Bahrain National Day Anadolu Agency

The Year Ahead 2017

The Middle East’s Next Moment of Reckoning

When the Arab Spring erupted in December 2010, advocates for change in the Arab world had reason to be hopeful. But, as we saw in 2016, authoritarianism has returned, and whether that trend can be reversed in 2017 will depend on how well regional and international leaders have absorbed lessons from the recent past.

STANFORD – When the “Arab Spring” erupted in December 2010, advocates for change in the Arab world had reason to be hopeful. But, as we continued to see in 2016, authoritarianism has returned, most notably in Egypt, which is now ruled by a repressive military-backed dictatorship.

Meanwhile, Syria has been so ravaged by civil war, vast refugee outflows, war crimes, and human rights violations that it will take at least a generation to rebuild that country and its society – that is, if it can ever be rebuilt. Yemen, for its part, is being sundered by civil strife and a Saudi Arabian-led military intervention; and, since Muammar el-Qaddafi’s overthrow in 2011, Libya has remained a deeply divided, largely ungoverned country. And, of course, no one can ignore the rise of the Islamic State.

Tunisia is often seen as the Arab Spring’s one “success” story. But while its democracy has miraculously survived in the midst of so many failures elsewhere in the region, Tunisia is not exempt from geopolitical forces that burden its security apparatus and threaten its economy. And the Tunisian government’s repressive use of anti-terror emergency laws has now called into question the future of its democratic experiment.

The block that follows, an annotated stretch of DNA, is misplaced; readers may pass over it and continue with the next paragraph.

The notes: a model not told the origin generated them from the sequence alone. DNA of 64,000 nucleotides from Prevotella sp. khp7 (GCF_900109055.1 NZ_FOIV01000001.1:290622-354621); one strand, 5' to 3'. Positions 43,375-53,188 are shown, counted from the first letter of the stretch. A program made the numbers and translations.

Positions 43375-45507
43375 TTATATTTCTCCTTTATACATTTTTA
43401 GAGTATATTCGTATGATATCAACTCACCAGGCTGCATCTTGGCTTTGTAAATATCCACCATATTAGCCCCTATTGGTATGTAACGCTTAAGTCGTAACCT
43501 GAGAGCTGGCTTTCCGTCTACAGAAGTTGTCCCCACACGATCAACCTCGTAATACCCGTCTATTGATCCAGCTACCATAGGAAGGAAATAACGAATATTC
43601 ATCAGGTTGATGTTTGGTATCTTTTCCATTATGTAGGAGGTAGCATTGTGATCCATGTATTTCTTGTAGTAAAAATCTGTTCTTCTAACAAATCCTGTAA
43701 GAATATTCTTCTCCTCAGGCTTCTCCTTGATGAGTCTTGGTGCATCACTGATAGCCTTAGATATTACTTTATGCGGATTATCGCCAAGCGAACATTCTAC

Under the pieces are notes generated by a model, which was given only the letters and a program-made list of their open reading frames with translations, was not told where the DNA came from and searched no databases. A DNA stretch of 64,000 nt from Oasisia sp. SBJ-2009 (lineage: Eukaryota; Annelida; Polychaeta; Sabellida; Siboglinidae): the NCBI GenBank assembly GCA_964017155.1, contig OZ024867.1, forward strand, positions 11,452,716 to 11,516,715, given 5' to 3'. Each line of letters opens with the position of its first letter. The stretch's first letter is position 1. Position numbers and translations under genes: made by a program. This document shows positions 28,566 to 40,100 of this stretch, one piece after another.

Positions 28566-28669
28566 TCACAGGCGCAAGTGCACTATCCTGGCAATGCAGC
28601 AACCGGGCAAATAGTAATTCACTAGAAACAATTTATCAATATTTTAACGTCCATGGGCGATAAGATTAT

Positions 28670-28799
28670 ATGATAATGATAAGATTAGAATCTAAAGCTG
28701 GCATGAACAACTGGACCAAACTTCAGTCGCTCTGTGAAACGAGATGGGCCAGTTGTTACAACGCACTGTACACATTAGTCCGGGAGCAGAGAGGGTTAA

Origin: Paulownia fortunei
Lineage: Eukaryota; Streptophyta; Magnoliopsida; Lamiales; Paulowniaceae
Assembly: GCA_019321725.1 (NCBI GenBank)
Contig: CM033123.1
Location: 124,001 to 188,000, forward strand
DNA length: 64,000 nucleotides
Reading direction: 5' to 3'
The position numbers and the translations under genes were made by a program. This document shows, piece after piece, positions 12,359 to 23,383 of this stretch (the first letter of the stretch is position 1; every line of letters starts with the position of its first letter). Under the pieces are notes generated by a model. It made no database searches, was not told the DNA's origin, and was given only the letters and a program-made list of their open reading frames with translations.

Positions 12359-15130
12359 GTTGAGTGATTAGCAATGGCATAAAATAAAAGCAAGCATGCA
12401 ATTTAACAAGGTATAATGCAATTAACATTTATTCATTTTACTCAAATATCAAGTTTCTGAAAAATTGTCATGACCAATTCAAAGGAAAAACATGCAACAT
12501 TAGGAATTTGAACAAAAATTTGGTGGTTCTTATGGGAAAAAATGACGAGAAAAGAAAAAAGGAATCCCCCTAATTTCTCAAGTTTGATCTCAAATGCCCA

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  1. A giant election campaign board supporting Egyptian President Abdel Fattah al-Sisi i KHALED DESOUKI/AFP/Getty Images

    The Struggle for Egypt’s Future

    • The ideological war between Islamists and nationalists has defined the politics of the Arab world for at least 60 years, and shows no sign of ending. 

    • While the impending reelection of Egyptian strongman Abdel Fattah al-Sisi suggests that the nationalists have won, all it will really mean is that the Egyptian people have lost, yet again.
  2. Financial planning report Getty Images

    The Metric God That Failed

    • Over the past few decades, formal institutions have increasingly been subjected to performance measurements that define success or failure according to narrow and arbitrary metrics. 

    • The outcome should have been predictable: institutions have done what they can to boost their performance metrics, often at the expense of performance itself.
  3.  Laborers fill orders of machine grade steel to be shipped throughout the Pacific Northwest Natalie Behring/Getty Images

    Trump and the All-American Trade Debate

    • Donald Trump’s recently announced tariffs on imported steel and aluminum have raised fears that his administration will roll back the rules-based free-trade system that has facilitated global commerce since World War II. 

    • But a closer examination of the history of US trade policy shows that Trump’s protectionist gambits are neither new, nor likely to have a lasting effect.
  4. Pictures of Chief Executive Carrie Lam and Financial Secretary Paul Chan of Hong Kong ANTHONY WALLACE/AFP/Getty Images

    The Asian Values Debate Returns

    • For the time being, concrete evidence of policy success in countries like China and India may well be the most effective way to buttress the case for applying non-Western perspectives to national development strategies. 

    • But, in the longer term, non-Western thinkers will need to translate their ideas into testable models and theories.